Disclosure: The reviewer received a review copy of this book via the Author

Review: Lucifer’s Star by C.T. Phipps & Michael SuttkusLucifer's Star by C.T. Phipps, Michael Suttkus
Genres: Fiction, Science Fiction, Space Opera
Release: 2016
Type: Novel
Source: the Author

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What do you get if you combine Star Wars, The Expanse, and Dark Matter?

Remember the scene in the movie Clerks where they discuss the destruction of the Death Star and how many innocent contractors and civilians on board were killed? This book takes that concept and runs with it. None of the factions are without sin. All tend to justify their actions with calls to the greater good. All, that is, except for our main characters, who are beset by guilt, envy, anger—all the good stuff.

Cassius Mass was a great fighter pilot and officer for the Crius Archduchy. As a member of the nobility, he was somewhat isolated from the grim realities of the Archduchy’s society. When the Archduchy went to war with the Commonwealth, Cassius fought hard—and lost. Now in hiding as a wanted war criminal, Cassius has repented his previous ways and allegiances, and just wants to live a quiet, inebriated life. However, a new conflict is brewing, and it includes the remnants of his once-beloved Crius.

The plot took a lot of turns. Every time I thought I had a handle on things, some new dimension of the story was revealed. This kept me engaged through the whole book and helped me move past some of the rough spots.

What rough spots? Well there’s quite a bit of exposition dumped in dialogue, especially at the beginning. Also, this edition needed another pass from a proofreader. Many times we can read right through typos without batting an eye. However, this volume was full of typos that I couldn’t interpret, and made the meaning of whole paragraphs ambiguous. Update: The latest edition has corrected the significant typos.

The characters, though different in background and personality, all speak in exactly the same voice—very cynical and sarcastic, with lots of fast-paced banter. It has the tone of watching Mystery Science Theater 3000, except the sarcastic jokes are coming from the characters of the story, not outside commentators. If it were not so deftly done, this could have knocked the reader completely out of the story. However, in this case it actually works pretty well.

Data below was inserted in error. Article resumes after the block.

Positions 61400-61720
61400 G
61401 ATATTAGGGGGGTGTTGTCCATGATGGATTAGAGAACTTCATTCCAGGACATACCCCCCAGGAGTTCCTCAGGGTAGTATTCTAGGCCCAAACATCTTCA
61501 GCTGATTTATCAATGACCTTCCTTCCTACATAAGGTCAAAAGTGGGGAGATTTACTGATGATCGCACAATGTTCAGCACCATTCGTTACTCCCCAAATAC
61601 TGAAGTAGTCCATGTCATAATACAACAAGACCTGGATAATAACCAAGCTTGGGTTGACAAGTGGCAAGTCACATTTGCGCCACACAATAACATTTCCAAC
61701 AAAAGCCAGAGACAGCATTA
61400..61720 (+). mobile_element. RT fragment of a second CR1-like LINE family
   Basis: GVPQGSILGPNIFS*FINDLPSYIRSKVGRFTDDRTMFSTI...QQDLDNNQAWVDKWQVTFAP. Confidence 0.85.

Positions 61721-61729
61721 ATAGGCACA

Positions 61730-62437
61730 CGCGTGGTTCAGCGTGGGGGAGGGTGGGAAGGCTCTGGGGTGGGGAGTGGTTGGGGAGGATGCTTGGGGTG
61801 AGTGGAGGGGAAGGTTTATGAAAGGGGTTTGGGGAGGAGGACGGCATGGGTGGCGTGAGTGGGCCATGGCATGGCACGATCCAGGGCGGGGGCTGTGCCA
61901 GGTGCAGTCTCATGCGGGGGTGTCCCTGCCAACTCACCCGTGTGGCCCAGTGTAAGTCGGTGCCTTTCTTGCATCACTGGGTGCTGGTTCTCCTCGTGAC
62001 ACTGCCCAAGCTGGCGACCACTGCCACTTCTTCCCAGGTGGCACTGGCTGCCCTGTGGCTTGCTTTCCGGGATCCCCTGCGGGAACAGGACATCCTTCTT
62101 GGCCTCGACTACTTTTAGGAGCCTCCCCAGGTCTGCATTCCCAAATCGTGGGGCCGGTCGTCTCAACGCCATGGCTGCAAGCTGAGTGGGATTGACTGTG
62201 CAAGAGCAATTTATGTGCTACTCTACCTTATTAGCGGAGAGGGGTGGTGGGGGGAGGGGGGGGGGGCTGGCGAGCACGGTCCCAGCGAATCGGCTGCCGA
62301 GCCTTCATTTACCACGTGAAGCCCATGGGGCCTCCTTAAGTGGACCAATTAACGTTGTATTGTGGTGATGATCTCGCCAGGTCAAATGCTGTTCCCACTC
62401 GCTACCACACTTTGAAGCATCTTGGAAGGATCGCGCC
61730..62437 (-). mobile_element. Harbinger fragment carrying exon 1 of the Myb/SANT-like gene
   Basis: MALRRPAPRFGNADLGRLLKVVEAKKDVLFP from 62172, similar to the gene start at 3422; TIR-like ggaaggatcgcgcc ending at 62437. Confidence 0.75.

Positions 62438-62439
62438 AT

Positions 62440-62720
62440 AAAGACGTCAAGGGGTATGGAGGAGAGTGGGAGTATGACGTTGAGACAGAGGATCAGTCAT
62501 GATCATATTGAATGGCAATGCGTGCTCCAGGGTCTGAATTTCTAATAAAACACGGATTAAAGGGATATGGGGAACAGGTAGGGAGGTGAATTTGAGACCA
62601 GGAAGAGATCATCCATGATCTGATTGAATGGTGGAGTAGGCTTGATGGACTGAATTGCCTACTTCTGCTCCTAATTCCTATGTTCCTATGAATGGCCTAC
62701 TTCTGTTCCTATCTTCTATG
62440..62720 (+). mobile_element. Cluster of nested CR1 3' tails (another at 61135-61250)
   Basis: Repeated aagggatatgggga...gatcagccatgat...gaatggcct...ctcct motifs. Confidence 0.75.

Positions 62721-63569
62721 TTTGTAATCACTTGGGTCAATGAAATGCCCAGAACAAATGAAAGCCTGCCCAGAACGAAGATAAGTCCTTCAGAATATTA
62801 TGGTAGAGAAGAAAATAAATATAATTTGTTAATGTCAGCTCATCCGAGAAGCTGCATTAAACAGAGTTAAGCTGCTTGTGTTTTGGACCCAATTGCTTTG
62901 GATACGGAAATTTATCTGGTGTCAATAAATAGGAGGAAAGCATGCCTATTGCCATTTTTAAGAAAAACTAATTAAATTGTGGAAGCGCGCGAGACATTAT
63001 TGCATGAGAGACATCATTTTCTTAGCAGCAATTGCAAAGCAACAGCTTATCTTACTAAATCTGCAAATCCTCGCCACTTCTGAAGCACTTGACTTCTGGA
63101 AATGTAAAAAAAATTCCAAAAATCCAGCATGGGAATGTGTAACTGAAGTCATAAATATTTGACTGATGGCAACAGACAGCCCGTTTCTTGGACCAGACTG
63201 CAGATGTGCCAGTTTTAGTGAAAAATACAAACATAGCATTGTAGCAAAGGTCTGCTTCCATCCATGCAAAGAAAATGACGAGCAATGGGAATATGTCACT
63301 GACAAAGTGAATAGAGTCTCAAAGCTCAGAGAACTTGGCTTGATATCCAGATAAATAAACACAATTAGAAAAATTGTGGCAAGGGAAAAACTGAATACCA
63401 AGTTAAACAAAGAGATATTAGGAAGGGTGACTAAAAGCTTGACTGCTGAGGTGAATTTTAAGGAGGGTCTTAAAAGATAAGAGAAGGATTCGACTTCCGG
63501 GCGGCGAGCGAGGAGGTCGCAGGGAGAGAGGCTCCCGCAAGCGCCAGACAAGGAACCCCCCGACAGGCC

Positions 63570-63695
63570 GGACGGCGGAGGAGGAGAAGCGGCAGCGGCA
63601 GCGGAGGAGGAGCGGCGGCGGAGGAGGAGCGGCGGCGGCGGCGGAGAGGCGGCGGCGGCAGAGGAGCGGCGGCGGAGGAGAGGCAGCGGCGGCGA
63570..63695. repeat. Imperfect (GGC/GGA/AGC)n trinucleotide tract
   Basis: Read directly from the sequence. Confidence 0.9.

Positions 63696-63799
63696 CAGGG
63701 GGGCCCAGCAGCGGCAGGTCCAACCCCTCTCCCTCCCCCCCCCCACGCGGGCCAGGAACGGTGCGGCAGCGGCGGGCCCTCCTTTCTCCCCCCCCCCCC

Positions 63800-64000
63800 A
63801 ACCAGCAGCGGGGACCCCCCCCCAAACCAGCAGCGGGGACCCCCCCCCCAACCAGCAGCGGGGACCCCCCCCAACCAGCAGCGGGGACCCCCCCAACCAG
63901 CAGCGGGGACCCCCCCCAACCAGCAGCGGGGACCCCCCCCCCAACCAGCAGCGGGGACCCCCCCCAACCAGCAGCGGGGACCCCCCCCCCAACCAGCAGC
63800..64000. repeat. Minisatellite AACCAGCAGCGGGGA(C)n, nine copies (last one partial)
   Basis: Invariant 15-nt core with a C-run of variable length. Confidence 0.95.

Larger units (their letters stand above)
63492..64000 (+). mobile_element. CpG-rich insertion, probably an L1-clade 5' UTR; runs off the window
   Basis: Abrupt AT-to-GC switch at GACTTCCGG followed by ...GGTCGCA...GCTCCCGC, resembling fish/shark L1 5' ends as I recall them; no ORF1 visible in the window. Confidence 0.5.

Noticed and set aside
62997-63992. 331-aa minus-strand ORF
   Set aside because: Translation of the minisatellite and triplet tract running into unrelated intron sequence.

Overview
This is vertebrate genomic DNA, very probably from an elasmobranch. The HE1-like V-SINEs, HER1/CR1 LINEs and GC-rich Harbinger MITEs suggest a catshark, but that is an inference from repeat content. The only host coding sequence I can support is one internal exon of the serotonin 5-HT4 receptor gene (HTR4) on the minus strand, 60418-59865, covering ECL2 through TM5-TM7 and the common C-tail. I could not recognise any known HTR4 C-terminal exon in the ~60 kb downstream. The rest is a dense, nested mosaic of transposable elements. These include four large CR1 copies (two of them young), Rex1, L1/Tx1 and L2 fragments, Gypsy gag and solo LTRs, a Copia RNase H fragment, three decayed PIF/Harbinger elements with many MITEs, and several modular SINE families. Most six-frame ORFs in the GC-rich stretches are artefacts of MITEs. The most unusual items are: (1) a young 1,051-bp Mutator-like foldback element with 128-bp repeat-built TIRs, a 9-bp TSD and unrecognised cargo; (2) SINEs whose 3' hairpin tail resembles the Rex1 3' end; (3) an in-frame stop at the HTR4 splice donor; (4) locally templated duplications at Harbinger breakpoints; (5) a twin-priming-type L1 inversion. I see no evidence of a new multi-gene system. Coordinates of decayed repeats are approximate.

There are some meaty themes here, too. There are explorations of stratified societies, cruelty to AIs, slavery, war crimes, and the use of force to compel those who are vulnerable. Oh, yeah—and space battles!

What Makes it Epic Grit:

  • Adventure and Wonder: There’s galaxy-spanning civilizations, alien societies, and warring human factions. Oh, yeah—and space battles!
  • Believable Characters: To an extent. The characters have rich backstories and clear motivations for their actions. However, they all speak with the same cynical voice and banter.
  • Real Consequences: Yup.
  • Epic in Scope: Again: Galaxy-spanning civilizations, alien societies, and space battles!
  • Subverts “Good versus Evil” Tropes: I’d say that subverting the “good versus evil” trope was a major theme of this novel.
  • Different Perspectives: Again, the characters were different, with very different backgrounds and motivations. However, they all seemed to share the same cynical perspective.


This is a great read for anyone who wants a little grimdark in their space opera. I’d love to continue reading about the further adventures (suffering?) of Cassius Mass and the crew of the Melampus.